It is often a good idea to compare the clustering results with random data and then compare it to confidence intervals. So I would say don't use clustering algorithms unless you are looking for or anticipating clusters (or their absence). Clustering algorithms can be used to compare the probability of a particular distribution of clusters forming and compare that to a random (or other comparator) case. For example you might be looking at two sets of star systems, you want to know if there is a tendency for them to form into clusters in the presence if there are detectable levels of ficticium (a fictious element). So you run your clustering algorithms past the data and see if there is a difference between the star systems with low ficticium and high ficticium, and how that correlates to clustering and if that is statistically significant, most likely using confidence intervals. You also may need to compare it to random data. User A1 (talk) 16:02, 15 February 2008 (UTC)
First of all, many algorithms will only work on vector space data (e.g. k-means need to be able to compute a mean). Then if you have unnormalized data, it will likely have a bias. And finally, in particular when you choose the various input parameters (e.g. k for k-means, but also distance functions and similar things) inappropriately, you'll often not get any sensible result. So it's not "plug and play", but much of the work is finding the appropriate parameters. --Chire2 (talk) 14:18, 7 May 2010 (UTC)

One person's opinion. Please allow me to suggest a criterion for determining if two separate clusters really should be separate: two distinct well-defined subpopulations constitute distinct clusters if and only if characteristics of interest possess a non-zero difference in their means at a statistically significant level of confidence. Thus, (1) a criterion for identifying distinct clusters is given utilizing a standard, well accepted statistical methodology - the difference between two means (2) whether two clusters are distinct may be ambiguous depending on the confidence level required. For example, two subpopulations may be distinct clusters with 95% confidence but not 99% confidence (3) if no distinct clusters are identified under this criterion, cluster analysis fails: the null hypothesis cannot be rejected and the population should therefore be considered homogeneous at the level of statistical confidence used in testing the hypothesis of distinctness. —Preceding unsigned comment added by Davidjcorliss (talkcontribs) 02:36, 24 May 2011 (UTC)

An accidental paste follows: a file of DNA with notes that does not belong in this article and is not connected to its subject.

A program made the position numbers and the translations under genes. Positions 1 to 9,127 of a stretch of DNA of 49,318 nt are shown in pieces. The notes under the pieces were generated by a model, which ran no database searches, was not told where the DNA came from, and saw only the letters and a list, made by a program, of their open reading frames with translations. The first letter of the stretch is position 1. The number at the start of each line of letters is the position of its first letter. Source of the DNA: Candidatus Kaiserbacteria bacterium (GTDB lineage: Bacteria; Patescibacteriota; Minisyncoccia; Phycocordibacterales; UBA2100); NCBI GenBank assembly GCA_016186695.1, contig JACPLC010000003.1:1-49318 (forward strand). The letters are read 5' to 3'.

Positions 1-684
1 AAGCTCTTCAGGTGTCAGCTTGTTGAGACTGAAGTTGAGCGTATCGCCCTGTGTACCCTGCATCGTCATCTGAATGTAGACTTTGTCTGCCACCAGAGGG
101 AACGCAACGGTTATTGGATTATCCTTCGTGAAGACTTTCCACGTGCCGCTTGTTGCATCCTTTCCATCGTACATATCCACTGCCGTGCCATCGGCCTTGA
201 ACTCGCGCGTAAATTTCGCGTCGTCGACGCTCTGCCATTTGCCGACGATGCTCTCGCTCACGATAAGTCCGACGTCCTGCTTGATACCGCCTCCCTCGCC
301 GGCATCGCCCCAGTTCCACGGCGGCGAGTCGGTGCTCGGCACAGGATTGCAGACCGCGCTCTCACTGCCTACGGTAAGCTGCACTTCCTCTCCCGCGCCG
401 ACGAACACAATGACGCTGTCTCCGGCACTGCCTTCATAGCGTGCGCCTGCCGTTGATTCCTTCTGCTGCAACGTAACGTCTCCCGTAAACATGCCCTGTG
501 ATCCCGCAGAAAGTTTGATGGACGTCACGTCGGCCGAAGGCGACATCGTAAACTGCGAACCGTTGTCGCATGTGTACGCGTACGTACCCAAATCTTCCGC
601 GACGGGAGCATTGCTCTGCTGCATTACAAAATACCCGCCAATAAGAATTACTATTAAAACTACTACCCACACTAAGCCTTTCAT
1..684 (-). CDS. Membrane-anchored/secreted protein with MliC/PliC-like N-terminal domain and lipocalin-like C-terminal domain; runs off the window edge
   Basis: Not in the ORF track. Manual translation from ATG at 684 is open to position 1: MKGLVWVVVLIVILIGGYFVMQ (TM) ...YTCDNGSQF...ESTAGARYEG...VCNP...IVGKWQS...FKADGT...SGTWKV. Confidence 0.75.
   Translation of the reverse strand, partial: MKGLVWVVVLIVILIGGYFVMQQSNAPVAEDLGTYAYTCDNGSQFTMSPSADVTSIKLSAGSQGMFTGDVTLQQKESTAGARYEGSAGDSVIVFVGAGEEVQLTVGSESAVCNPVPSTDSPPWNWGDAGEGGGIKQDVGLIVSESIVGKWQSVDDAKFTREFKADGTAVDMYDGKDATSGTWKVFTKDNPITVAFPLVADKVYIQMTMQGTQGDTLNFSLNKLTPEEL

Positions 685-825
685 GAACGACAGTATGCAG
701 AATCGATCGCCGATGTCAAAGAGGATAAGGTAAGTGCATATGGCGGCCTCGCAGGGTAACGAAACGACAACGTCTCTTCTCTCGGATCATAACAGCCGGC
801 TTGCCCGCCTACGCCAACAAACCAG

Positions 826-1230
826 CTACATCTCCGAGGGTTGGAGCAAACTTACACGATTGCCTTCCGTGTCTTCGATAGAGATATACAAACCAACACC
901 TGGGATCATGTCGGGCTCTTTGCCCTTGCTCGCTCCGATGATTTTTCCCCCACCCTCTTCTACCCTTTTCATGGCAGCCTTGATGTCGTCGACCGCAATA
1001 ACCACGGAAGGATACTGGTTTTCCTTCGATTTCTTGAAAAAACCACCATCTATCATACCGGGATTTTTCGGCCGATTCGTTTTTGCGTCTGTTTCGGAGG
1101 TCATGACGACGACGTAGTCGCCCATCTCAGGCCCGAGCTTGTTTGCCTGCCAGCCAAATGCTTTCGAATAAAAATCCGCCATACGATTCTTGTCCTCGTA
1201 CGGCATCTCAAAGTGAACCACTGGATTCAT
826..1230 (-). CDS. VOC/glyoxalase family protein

The mean is only a sensible cluster approximation when you have spherical clusters such as produced by kMeans or EM and a sensible notion of mean such as given by a vector space. For the more advanced cluster analysis methods and data models, this may not be appropriate. Even k-medoids already highlights that there may not be a sensible "mean" at all (despite being the simples modification of k-means that can do without having a computable mean). Maybe you're just using k-means too much. :-) --Chire (talk) 05:29, 24 May 2011 (UTC)

## "Elbow criterion" is in violation of WP:NOR

Theoretical and Empirical Separation Curves

Use of the term "cluster" to refer to a subset of a group of attributes which define a bounded class shows an obvious lack of comprehension of the subject matter. Use of the term "cluster" is not valid in this context when referring to the number of attributes as a selected subset of a group of attributes but valid only when referring to a multiset count of the values of an attribute where the count of the set or multiset values equals the number of clusters.

The number of attributes selected as the the number of attributes in the subset is not arbitrarily selected or fixed but initially set to one for the first separation analysis and thereafter progressively incremented until 100% separation is achieved or to some point prior to target set size exceeding computer capacity or the time allocated for classification is exceeded. The minimum number of attributes (not clusters) is determined mathematically as follows:

${\displaystyle t_{min}={\frac {\log G}{\log V}}}$, where:

• tmin is the minimal number of characteristics to result in theoretical separation,
• G is the number of elements in the bounded class and
• V is the highest value of logic in the group.
"Elements, attributes, subsets, multisets and clusters."

71.100.14.204 (talk) 20:47, 11 September 2008 (UTC)

Wikipedia:Articles for deletion/Optimal classification. I see you are attacking other clustering algorithms now. How nice. --Jiuguang (talk) 16:40, 11 September 2008 (UTC)